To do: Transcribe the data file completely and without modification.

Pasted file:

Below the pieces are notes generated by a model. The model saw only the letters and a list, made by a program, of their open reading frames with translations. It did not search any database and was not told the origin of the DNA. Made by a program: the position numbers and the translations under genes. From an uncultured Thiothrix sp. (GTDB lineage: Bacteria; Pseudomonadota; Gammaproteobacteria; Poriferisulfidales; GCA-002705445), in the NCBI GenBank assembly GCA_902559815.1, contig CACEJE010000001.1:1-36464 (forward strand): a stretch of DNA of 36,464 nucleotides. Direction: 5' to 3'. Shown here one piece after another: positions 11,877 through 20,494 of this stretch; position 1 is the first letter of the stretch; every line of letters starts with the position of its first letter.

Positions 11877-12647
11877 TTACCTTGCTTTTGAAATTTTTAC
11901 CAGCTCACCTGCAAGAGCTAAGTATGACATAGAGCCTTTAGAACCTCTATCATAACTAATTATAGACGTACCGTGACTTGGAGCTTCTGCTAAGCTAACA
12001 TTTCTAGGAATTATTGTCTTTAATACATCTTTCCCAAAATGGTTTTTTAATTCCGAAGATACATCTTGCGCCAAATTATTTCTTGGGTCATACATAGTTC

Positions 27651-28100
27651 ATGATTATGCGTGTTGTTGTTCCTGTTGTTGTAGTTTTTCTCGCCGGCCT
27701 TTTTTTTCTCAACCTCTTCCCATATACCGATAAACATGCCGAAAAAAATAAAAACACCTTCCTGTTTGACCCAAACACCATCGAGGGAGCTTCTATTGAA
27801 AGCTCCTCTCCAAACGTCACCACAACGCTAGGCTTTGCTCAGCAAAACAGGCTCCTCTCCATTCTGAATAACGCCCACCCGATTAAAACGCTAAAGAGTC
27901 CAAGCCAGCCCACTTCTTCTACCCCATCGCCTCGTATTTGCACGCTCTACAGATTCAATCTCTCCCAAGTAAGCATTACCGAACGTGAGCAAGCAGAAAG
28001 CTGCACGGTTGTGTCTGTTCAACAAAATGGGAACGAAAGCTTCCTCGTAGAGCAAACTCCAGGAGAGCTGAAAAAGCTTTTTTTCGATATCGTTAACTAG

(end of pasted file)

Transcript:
Below the pieces are notes generated by a model. The model saw only the letters and a list, made by a program, of their open reading frames with translations. It did not search any database and was not told the origin of the DNA. Made by a program: the position numbers and the translations under genes. From an uncultured Thiothrix sp. (GTDB lineage: Bacteria; Pseudomonadota; Gammaproteobacteria; Poriferisulfidales; GCA-002705445), in the NCBI GenBank assembly GCA_902559815.1, contig CACEJE010000001.1:1-36464 (forward strand): a stretch of DNA of 36,464 nucleotides. Direction: 5' to 3'. Shown here one piece after another: positions 11,877 through 20,494 of this stretch; position 1 is the first letter of the stretch; every line of letters starts with the position of its first letter.

Positions 11877-12647
11877 TTACCTTGCTTTTGAAATTTTTAC
11901 CAGCTCACCTGCAAGAGCTAAGTATGACATAGAGCCTTTAGAACCTCTATCATAACTAATTATAGACGTACCGTGACTTGGAGCTTCTGCTAAGCTAACA
12001 TTTCTAGGAATTATTGTCTTTAATACATCTTTCCCAAAATGGTTTTTTAATTCCGAAGATACATCTTGCGCCAAATTATTTCTTGGGTCATACATAGTTC

Positions 27651-28100
27651 ATGATTATGCGTGTTGTTGTTCCTGTTGTTGTAGTTTTTCTCGCCGGCCT
27701 TTTTTTTCTCAACCTCTTCCCATATACCGATAAACATGCCGAAAAAAATAAAAACACCTTCCTGTTTGACCCAAACACCATCGAGGGAGCTTCTATTGAA
27801 AGCTCCTCTCCAAACGTCACCACAACGCTAGGCTTTGCTCAGCAAAACAGGCTCCTCTCCATTCTGAATAACGCCCACCCGATTAAAACGCTAAAGAGTC
27901 CAAGCCAGCCCACTTCTTCTACCCCATCGCCTCGTATTTGCACGCTCTACAGATTCAATCTCTCCCAAGTAAGCATTACCGAACGTGAGCAAGCAGAAAG
28001 CTGCACGGTTGTGTCTGTTCAACAAAATGGGAACGAAAGCTTCCTCGTAGAGCAAACTCCAGGAGAGCTGAAAAAGCTTTTTTTCGATATCGTTAACTAG